Christ is the Light of East and West: One Man’s Search for the Apostolic Faith
Featuring Greg Cook/
March 31, 2014
On a blazingly-hot day in August, 2012, at Our Lady of the Holy Rosary Church in Tacoma, I was received into the Holy Catholic Church and my marriage convalidated. It was the culmination of a lifetime journey of faith and the beginning of a new life within the fullness of the Apostolic Faith, which I had pursued for years. Prior to that day, I had been an Eastern Orthodox Christian and, before that, part of an evangelical faith community. Since the day of my reception into the Catholic Church, I have been seeking to serve the Church and, in some small way, to build bridges between Catholicism and Orthodoxy.
“The light of the East has illumined the universal church,” wrote Pope John Paul II in the apostolic letter Orientale Lumen. Pope John Paul II, proud of his Slavic heritage, saw no need for division between East and West, and yet it remains. In much of the East, one’s faith community is defined both by what it is (an ethnic identity) and by what it is not (in communion with Rome). But in much of the West, the light of the East never shines or, if it does, it is misperceived. Common explanations of this tragic schism dwell on issues of power and subordination, privilege and transgressions, progress and tradition. My life encompasses a journey from West to East and back again to the West. My guides are Popes John Paul II and Gregory I, revered by both West and East. I hope to find the spot where light from both directions meets to dispel the encroaching darkness of our age.
The need for “Someone”
From the vantage point of where I was born in 1961, the East was non-existent. My family lived in a rural corner of New York, almost on the border with Quebec. My mother’s family were French-Canadian Catholics and my father’s family were non-practicing Methodists. I was baptized and raised in the Methodist Church and credit that experience with learning the basics of the Christian Faith through attendance at Sunday services and religion classes. I was confirmed but soon after stopped going to church with my mother. It was a confusing time in my life (being a teenager) and, in our local Methodist church, the traditional clerical collar-wearing pastor moved on and was replaced by someone who shunned tradition and sought to be “relevant.”
Even though I did not go to services, I felt a longing for something (or actually Someone) on Sundays. A classmate brought me to a few fundamentalist Protestant prayer meetings but what I heard there did not compel me. My great-aunt Marion, who became aware of my connection with those who promoted reading Foxe’s Book of Martyrs, fired back by giving me a copy of a book about the catacomb Church in Rome. Aunt Marion was perhaps the only “militant” Catholic in my family. None of the other relatives on that side made much outward show of their faith and their homes were not overtly decorated with Catholic items. In all, when I graduated from high school in 1979 and entered the Navy, I had a vague awareness of God, the need to “be saved,” that there would be an end of history culminating in the triumph of God, and that there was something special about the Bible.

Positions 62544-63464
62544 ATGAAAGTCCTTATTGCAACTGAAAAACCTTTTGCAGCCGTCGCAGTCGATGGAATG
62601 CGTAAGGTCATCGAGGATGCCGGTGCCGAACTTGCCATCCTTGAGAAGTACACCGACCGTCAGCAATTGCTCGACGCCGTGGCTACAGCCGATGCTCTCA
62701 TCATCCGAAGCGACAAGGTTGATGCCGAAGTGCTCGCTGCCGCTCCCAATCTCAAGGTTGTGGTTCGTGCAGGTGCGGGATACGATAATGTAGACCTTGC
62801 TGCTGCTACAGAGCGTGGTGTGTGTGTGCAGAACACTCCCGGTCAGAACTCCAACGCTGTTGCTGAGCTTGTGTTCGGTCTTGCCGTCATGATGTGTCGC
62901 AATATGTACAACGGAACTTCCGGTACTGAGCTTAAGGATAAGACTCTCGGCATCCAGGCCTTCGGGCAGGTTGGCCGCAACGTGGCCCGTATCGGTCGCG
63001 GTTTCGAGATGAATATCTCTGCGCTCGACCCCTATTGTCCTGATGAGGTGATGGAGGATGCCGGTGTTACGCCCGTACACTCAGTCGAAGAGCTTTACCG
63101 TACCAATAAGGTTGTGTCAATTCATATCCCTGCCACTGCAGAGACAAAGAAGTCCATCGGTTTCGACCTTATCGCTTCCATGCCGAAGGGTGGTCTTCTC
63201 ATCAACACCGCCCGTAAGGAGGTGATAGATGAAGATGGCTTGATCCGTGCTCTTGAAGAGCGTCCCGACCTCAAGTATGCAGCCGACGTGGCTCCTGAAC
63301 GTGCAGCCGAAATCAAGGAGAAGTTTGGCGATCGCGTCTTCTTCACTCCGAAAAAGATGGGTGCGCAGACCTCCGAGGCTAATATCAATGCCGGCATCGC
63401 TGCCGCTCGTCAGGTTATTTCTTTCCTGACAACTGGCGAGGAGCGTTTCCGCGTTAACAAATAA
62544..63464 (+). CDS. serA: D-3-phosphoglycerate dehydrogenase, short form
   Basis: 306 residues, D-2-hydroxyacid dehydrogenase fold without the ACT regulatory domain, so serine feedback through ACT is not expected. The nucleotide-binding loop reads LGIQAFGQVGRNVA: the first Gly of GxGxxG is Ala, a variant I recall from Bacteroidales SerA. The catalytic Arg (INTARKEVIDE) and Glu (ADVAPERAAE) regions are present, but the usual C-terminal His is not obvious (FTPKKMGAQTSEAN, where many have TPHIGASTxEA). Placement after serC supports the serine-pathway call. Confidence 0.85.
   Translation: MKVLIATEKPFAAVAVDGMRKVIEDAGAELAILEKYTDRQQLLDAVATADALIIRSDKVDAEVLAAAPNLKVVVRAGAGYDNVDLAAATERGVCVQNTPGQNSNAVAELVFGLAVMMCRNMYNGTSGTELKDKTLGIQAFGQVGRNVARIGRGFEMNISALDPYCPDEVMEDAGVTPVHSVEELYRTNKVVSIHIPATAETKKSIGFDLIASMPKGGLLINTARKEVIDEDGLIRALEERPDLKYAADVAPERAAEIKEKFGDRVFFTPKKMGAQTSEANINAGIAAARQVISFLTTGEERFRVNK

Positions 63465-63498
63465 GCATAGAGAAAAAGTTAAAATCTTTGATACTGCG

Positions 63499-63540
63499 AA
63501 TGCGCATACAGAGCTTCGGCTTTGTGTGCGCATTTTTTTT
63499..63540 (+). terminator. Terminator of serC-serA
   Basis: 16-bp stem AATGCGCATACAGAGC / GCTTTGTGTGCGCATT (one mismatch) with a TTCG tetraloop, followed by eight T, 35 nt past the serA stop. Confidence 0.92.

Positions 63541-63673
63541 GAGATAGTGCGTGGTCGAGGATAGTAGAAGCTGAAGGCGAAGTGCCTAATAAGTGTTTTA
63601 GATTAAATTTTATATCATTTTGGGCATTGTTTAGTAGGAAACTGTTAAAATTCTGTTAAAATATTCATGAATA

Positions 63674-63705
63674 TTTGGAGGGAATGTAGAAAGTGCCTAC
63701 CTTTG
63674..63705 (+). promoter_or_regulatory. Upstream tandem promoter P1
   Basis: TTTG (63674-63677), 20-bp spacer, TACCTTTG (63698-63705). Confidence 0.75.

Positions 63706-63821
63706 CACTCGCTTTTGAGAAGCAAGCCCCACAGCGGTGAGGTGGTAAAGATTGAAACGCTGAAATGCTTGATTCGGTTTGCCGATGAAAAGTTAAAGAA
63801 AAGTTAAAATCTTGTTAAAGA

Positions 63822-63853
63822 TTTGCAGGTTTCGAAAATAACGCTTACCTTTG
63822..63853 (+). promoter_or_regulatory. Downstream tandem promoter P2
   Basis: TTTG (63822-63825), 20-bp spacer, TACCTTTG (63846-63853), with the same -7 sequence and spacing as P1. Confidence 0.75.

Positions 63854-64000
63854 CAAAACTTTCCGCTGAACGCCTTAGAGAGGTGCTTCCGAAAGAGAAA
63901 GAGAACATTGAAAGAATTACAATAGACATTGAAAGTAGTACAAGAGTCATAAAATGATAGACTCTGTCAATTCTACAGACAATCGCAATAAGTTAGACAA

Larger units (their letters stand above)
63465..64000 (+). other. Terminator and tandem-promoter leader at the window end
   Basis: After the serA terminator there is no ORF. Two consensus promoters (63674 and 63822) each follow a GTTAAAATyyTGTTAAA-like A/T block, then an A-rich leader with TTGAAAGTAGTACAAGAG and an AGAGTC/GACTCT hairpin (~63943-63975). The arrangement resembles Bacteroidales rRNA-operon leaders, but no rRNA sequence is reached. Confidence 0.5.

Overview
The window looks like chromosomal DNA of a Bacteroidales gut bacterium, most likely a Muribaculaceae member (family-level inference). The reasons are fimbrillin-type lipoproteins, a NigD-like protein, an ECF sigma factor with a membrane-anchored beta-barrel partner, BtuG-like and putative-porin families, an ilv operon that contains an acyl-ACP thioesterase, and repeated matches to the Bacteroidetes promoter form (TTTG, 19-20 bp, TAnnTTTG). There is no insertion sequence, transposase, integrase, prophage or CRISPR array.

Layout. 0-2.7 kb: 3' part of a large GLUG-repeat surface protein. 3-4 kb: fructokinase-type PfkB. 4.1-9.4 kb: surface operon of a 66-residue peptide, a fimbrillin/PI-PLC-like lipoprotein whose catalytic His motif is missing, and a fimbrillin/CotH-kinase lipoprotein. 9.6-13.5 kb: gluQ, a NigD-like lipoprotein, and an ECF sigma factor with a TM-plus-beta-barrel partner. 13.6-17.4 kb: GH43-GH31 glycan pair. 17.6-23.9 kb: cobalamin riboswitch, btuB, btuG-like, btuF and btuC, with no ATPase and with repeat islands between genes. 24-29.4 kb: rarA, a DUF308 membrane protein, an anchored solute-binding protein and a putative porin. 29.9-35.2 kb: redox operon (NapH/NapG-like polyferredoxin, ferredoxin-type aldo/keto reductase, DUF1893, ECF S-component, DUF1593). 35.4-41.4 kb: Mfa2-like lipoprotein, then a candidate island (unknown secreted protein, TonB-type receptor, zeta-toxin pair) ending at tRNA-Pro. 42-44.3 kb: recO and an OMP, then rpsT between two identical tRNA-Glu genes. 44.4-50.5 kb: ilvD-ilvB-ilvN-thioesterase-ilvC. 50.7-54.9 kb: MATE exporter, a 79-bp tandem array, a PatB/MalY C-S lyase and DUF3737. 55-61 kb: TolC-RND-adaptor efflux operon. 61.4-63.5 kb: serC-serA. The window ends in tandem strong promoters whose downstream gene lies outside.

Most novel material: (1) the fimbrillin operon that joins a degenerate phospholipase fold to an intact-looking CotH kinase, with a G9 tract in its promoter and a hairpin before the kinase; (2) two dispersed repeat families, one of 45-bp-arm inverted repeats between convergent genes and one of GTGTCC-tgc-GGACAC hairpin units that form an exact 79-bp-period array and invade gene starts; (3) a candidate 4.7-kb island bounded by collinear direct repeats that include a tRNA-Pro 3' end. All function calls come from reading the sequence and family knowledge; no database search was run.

Life in the Navy showed me I was in need of discipline. I was smart, curious, and a good worker, but my introverted and contemplative nature combined with a strong rebellious streak meant my life under authority was a difficult one. The “plus” side of the military was that I got to work and live with men from all over the country and even from other countries. Before this, my life was sheltered and decidedly lacking in cultural awareness. I became acquainted with some shipmates who were fundamentalists and they attempted to take me under their wings, but the lure of the world (sex, drugs, and rock ‘n’ roll) far from home exerted a stronger pull than their proselytizing booklets by Jack Chick and others (Chick was especially opposed to Roman Catholicism and taught that it is a false and satanic religion separating people from Christ). I was also exposed to other religions, such as Hinduism, Buddhism, and Islam, in the countries to which we traveled. Influenced by thinkers such as Thoreau and unable (and unwilling) to restrain my passions, I was discharged from the Navy under other-than-honorable conditions.
Restlessly searching for God
After the Navy, my life included occasional attendance at a Catholic parish to which some friends belonged. Early adulthood proved to be a time of dreams shattered by my ongoing lack of discipline. I attended a state college and became enamored of the Middle Ages. That era’s literature was the basis of much of the fantasy literature I liked to read and the history was complex and replete with battles fought for sometimes-honorable reasons. The architecture drew me in as well. I even co-wrote a paper on St. Augustine, which was presented at a conference. However, my lack of discipline undermined me yet again: a good medievalist needs to be fluent in Latin and other languages, and I did not learn any of those.
Although I managed to graduate with a bachelor’s degree, my personal life was in a shambles. A relationship that began with cohabitation and my complicity in an abortion led to marriage and then divorce. I floundered in graduate school studying Latin American historical geography and fell into more sinful behavior. I occasionally remembered St. Augustine’s descriptions of his own youthful depravity, but without his remarkable conversion experience. By age 30, I sought something strong and assertive. I read an English translation of the Quran and re-visited the Bible. I called out to God and, to my surprise, He answered me. I did not have a mystical experience; however, I had a clear sense that God was real and personal.